Monday, April 19

2021 Final Four Picks, Predictions Against Spread: Why Baylor and Gonzaga Are Safe Bets for Title Game



Which story of the Final Four national championship will come true?

There are four compelling stories to tell heading into the national semifinals at Lucas Oil Stadium on Saturday.

No. 1 Baylor (26-2) meets No. 2 Houston (28-3) in the first national semifinal at 5:14 p.m. The Bears are making their third Final Four appearance and looking to make the game of championship for the first time since 1948. The Cougars are back in the Final Four for the first time since the heyday of Phi Slama Jama in the 1980s. This showdown of former Southwestern Conference rivals should be heated.

That’s the one that sets the table for the second meeting between No. 1 Gonzaga (30-0) and No. 11 UCLA (22-9) in the second semifinal at 8:34 p.m. The Bulldogs are trying to finish the game. first undefeated season since Indiana in 1975-76. The Bruins came out of the First Four and are trying to add a twelfth national championship to their collection.

Which two teams will complete those stories? Sporting News gives its predictions for the national semifinals:

MOST MADNESS OF MARCH: Live results | Updated support | Television schedule

Odds of the Final Four 2021

Below are the March Madness starting odds for the Final Four, including point spreads, money lines, and over-under totals for each game. according to the FanDuel bookmaker.

Play Smeared Money line Below
Baylor vs. Houston BAY -5 BAY -215 134
Gonzaga vs. UCLA GON -14 GON -1100 145.5

Final Four selections, predictions

No. 1 Baylor (-5) vs. No. 2 Houston

Saturday, 5:14 pm, CBS

Baylor is considered the best bet to beat Gonzaga due to a top-10 scoring offense averaging 83.0 points per game, but they will first have to get past a defensive-minded Houston team. That’s a reflection of coaches Scott Drew and Kelvin Sampson.

The Bears’ strength is a backcourt that features Jared Butler, MaCio Teague and Davion Mitchell. Baylor is hitting 35.7 percent of his tournament three-point attempts, but a hidden key to that success has been role players like Adam Flagler, Matthew Mayer, Jonathan Tchamwa Tchatchoua, Mark Vital and Flo Thamba.

That eight-man rotation has been effective and the Bears are good enough to win on offense or defense.

Houston’s offense revolved around Quentin Grimes, who has made 43.6 percent of his 3-point attempts in the tournament. Marcus Sasser is an excellent wing averaging 13.3 points per game, and Dejon Jarreau and Justin Gorham are key players. The Cougars are winning with their defense. They have allowed only 55.8 points per game. in the tournament, and that focus won’t change against Baylor.

The key matchup will be Grimes against Mitchell, who is one of the best defensive players in college basketball. Houston must shoot the ball from 3-point range, and Baylor has opponents limited to 26.4 shots from that range.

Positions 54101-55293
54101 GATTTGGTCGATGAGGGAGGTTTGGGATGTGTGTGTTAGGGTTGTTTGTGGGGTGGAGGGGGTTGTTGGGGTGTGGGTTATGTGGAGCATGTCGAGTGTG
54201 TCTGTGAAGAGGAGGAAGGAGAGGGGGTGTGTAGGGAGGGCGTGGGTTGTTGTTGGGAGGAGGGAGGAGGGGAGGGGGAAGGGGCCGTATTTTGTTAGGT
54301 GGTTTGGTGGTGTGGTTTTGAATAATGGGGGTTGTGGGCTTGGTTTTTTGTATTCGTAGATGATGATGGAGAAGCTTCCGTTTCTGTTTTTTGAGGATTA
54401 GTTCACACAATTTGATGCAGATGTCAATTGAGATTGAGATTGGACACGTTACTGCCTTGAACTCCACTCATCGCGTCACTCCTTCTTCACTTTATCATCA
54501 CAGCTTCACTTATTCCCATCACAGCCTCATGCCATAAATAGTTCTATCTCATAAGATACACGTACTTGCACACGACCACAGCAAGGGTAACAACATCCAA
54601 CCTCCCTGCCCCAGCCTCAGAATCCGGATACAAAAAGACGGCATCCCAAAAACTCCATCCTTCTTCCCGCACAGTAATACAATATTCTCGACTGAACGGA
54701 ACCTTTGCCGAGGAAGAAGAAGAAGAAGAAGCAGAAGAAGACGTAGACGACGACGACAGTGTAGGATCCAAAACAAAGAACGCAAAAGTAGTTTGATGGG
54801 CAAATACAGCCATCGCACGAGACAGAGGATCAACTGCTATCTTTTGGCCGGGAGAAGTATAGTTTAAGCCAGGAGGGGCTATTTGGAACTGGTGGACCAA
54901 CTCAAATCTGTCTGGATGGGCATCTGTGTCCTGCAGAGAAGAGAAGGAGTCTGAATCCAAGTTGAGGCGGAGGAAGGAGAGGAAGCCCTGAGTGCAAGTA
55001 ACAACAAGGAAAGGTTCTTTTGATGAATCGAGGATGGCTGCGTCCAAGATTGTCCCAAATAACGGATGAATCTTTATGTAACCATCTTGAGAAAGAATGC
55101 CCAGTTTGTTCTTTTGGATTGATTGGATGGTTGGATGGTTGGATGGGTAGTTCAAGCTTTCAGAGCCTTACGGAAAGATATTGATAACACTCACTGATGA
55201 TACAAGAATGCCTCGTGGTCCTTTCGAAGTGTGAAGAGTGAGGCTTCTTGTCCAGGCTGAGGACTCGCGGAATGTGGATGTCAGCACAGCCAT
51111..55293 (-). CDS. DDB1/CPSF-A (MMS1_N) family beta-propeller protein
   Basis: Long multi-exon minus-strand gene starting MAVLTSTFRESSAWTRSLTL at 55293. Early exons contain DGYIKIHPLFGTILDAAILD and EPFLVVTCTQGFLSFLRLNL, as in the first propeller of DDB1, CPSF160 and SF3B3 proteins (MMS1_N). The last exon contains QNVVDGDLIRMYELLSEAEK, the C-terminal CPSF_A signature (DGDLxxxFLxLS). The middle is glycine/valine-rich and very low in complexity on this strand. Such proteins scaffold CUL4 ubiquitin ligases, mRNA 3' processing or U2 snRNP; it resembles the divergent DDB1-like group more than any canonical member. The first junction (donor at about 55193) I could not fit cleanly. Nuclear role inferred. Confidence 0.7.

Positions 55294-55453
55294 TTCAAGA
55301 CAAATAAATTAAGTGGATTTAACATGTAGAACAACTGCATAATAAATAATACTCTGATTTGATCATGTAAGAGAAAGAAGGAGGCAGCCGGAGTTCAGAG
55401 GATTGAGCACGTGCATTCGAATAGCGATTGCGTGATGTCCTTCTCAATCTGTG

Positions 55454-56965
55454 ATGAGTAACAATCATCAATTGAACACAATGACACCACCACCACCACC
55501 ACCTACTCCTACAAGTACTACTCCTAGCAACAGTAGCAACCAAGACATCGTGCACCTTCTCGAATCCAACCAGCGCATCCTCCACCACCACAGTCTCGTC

Expect a tight game in the first half, with tough defense on both sides. Baylor, however, is the most consistent offensive team, and they should generate enough transition and second-chance points in the second half to walk away. The Bears will have to make late free throws to seal it, and that’s not a guarantee considering they’re at 70.2% for the season.

Baylor, however, recovers and advances to the national championship game.

Final score: Baylor 73, Houston 67

No. 1 Gonzaga (-14) vs. No. 11 UCLA

Saturday, 8:34 pm, CBS

The Bulldogs have beaten their first four opponents of the tournament by an average of 24 points per game, a dominant run in a season in which they averaged 91.6 points per game. Mark Few is on the verge of landing that elusive national championship, and the offense is impressive.

Gonzaga will present UCLA’s offensive woes, and that starts with center Drew Timme (18.9 points per game). The Bruins already have a size advantage, and Timme’s ability to get through double teams will make that job that much more difficult. UCLA forward Cody Riley, who fouled against Michigan, will be on the scene.

Corey Kispert (19.0 points per game) and Jalen Suggs (14.0 points per game) are high-scoring options in the backcourt, and Joel Ayayi and Andrew Nembhard can score double digits on any given night.

UCLA would have to be perfect on both sides, but coach Mick Cronin deserves credit for instilling the belief that led to upsets against No. 2 Alabama and No. 1 Michigan in the Eastern Region.

The Bruins’ offense continues with Johnny Juzang, a Kentucky transfer averaging 22.4 points per game. at the tournament. Jaime Jaquez, Jules Bernard and Tyger Campbell, a point guard who has advanced in the tournament, make up a talented backcourt.

The problem is, UCLA is subject to scoring droughts and can’t afford to have one against Gonzaga’s fast-paced offense. The Bruins are 9-1 when they force 13 or more turnovers, but they may need Gonzaga to commit at least 20 turnovers and have a shot-free night.

It’s too much to ask. Emotions should be high due to the dynamics of Pac-12 pride, but Gonzaga earns that opportunity in a perfect season in style.

Final score: Gonzaga 84, UCLA 70




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